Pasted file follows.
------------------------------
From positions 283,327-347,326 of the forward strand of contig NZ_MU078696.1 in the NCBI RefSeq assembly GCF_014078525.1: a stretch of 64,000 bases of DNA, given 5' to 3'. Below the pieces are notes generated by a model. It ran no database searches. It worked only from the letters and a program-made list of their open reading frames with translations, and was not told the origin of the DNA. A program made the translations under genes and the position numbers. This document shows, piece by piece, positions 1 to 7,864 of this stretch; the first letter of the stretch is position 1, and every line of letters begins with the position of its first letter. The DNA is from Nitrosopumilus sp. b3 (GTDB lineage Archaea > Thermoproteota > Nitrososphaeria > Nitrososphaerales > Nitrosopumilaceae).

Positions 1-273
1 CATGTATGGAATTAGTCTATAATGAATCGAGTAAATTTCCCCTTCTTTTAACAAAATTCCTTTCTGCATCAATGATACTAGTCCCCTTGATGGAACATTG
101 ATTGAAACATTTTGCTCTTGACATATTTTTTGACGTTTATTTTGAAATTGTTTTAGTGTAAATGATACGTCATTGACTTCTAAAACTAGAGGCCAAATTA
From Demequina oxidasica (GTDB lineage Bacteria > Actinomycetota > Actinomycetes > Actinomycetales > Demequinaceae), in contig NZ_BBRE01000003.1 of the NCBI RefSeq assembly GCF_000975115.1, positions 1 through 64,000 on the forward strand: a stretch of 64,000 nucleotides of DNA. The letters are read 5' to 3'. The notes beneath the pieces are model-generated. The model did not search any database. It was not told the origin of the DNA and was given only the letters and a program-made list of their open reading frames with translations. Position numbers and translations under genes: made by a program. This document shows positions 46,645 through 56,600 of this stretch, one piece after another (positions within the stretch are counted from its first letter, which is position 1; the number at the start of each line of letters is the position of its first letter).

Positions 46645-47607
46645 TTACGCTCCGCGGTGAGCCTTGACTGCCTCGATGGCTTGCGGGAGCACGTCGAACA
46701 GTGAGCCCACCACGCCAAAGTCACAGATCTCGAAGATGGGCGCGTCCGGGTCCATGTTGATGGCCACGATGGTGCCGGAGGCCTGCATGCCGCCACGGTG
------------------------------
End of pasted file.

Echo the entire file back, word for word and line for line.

From positions 283,327-347,326 of the forward strand of contig NZ_MU078696.1 in the NCBI RefSeq assembly GCF_014078525.1: a stretch of 64,000 bases of DNA, given 5' to 3'. Below the pieces are notes generated by a model. It ran no database searches. It worked only from the letters and a program-made list of their open reading frames with translations, and was not told the origin of the DNA. A program made the translations under genes and the position numbers. This document shows, piece by piece, positions 1 to 7,864 of this stretch; the first letter of the stretch is position 1, and every line of letters begins with the position of its first letter. The DNA is from Nitrosopumilus sp. b3 (GTDB lineage Archaea > Thermoproteota > Nitrososphaeria > Nitrososphaerales > Nitrosopumilaceae).

Positions 1-273
1 CATGTATGGAATTAGTCTATAATGAATCGAGTAAATTTCCCCTTCTTTTAACAAAATTCCTTTCTGCATCAATGATACTAGTCCCCTTGATGGAACATTG
101 ATTGAAACATTTTGCTCTTGACATATTTTTTGACGTTTATTTTGAAATTGTTTTAGTGTAAATGATACGTCATTGACTTCTAAAACTAGAGGCCAAATTA
From Demequina oxidasica (GTDB lineage Bacteria > Actinomycetota > Actinomycetes > Actinomycetales > Demequinaceae), in contig NZ_BBRE01000003.1 of the NCBI RefSeq assembly GCF_000975115.1, positions 1 through 64,000 on the forward strand: a stretch of 64,000 nucleotides of DNA. The letters are read 5' to 3'. The notes beneath the pieces are model-generated. The model did not search any database. It was not told the origin of the DNA and was given only the letters and a program-made list of their open reading frames with translations. Position numbers and translations under genes: made by a program. This document shows positions 46,645 through 56,600 of this stretch, one piece after another (positions within the stretch are counted from its first letter, which is position 1; the number at the start of each line of letters is the position of its first letter).

Positions 46645-47607
46645 TTACGCTCCGCGGTGAGCCTTGACTGCCTCGATGGCTTGCGGGAGCACGTCGAACA
46701 GTGAGCCCACCACGCCAAAGTCACAGATCTCGAAGATGGGCGCGTCCGGGTCCATGTTGATGGCCACGATGGTGCCGGAGGCCTGCATGCCGCCACGGTG